ing, as Leary and many novice trlp-
pers-now- speed freaks have found;
you need a good guide, some format
( religion ). Don Juan provides,
at least, these.
The teacher, after much hesit
ation takes the pupil, then slowly
begins to impart his wisdom, his
systematic ritualistic life-style.
Theirs is the classic Zennmaster-
pupil relationship. Don Juan uses
koans as well as drugs as tools for
every 2 to 3 weeks. Fred Volpel,
known in North Carolina for his work
as designer of The Lost Colony^ was
the featured opening artist of the
Gallery in December. Other artists
to be represented this semester In
clude: Donald Jenson, Theonie Al-
di^ige, Wolfgang Roth, a display of
the production materials of Mother
Courage^ the American Designers Ex
hibit, Jules Fisher, the United
Scenic Artists Examination, Ning Cho
Lee and others.
by Bill Robinson
Don Juan drives Castaneda Into
the inner-most parts of his head, in
search of " power ," in search of
"knowledge," in search of a "true
"For me there is only the trav
eling on paths that have heart, on
any path that may have heart. There
I travel, and the only worthwhile
challenge is to transverse its full
length. And there I travel looking
— looking breathlessly."
Explore your mind, Don Juan
says, explore different ways of see
ing things, live a life truthfully,
"with deliberateness, a good, strong
life." Use the sacred magic plants,
to tell the future, to devine, to
fly; but don't let them mess you up.
" ...anyone can partake of Mes-
"But why then does he just
hurt some people?"
"Not everyone likes Mescalito;
yet they all see him with the idea
of profiting without doing any work.
Naturally their encounter with him
is always horrifying."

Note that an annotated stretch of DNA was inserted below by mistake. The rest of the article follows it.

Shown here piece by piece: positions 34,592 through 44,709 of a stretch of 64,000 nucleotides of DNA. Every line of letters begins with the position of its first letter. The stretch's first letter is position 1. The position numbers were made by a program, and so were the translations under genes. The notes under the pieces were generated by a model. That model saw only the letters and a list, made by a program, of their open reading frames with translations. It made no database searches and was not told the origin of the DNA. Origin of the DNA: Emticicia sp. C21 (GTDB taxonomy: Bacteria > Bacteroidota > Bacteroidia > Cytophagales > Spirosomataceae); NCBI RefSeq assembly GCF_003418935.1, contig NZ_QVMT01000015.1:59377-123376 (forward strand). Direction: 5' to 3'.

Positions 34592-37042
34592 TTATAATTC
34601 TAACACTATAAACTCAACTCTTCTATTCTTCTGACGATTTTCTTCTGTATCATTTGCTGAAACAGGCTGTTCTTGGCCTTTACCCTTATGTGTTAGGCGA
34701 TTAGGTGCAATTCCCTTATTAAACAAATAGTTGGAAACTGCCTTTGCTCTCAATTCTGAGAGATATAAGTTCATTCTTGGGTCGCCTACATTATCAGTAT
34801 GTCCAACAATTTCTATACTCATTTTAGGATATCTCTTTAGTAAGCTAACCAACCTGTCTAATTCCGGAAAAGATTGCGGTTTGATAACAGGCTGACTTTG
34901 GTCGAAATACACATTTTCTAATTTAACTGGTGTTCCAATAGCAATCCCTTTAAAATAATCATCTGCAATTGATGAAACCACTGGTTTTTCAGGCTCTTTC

Not to give the plot away, Cas
taneda couldn't hack being a sorcer
er. When he realizes that Don Juan
is ultimately showing him that re
ality and fantasy (trips) are the
same, it is just too much for his
head. He splits for UCLA where less
meaningful and powerful wisdom is
taught, to write his book.
Don Juan waits in the desert
for his pupil to return.
"Few books today are forgive-
able," English psychoanalyst R. D.
Laing writes in The Politics of Ex
perience (a worthwhile verbal trip).
"Black on the canvas, silence on
the screen, an empty white sheet of
paper, are perhaps feasible. There
is little conjunction of truth and
social reality. Around us are pseu
do-events, to which we adjust with a
false consciousness adapted to see
these events as true and real, even
High Priest and The Teachings
of Don Juan join the few, the very
few "forgiveable" books around con
cerning psychedelic drugs and their
potential place in our society.
(Much negative literature is amass
ing creating paranoid bad vibrations
—prime example of a good liberal
bummer is The Beyond Within by West
Coast nowhereman Sidney Cohen; al
most everything from the poisoned
pens of the mass media qualifies.)
and Leary's ego-obituary rank with
the writings of Aldous Huxley (The
Doors of Perception) and Alan Watts
(The Joyous Cosmology). With a few
positive technical works (e.g. The
by R. E.
of Psychedelic Experience
L. Masters and Jean Houston
and Osmond's The Hallu-
cinogens,)thev enlarge a pathetical
ly small library concerning a real
event: Man's attempt to reach be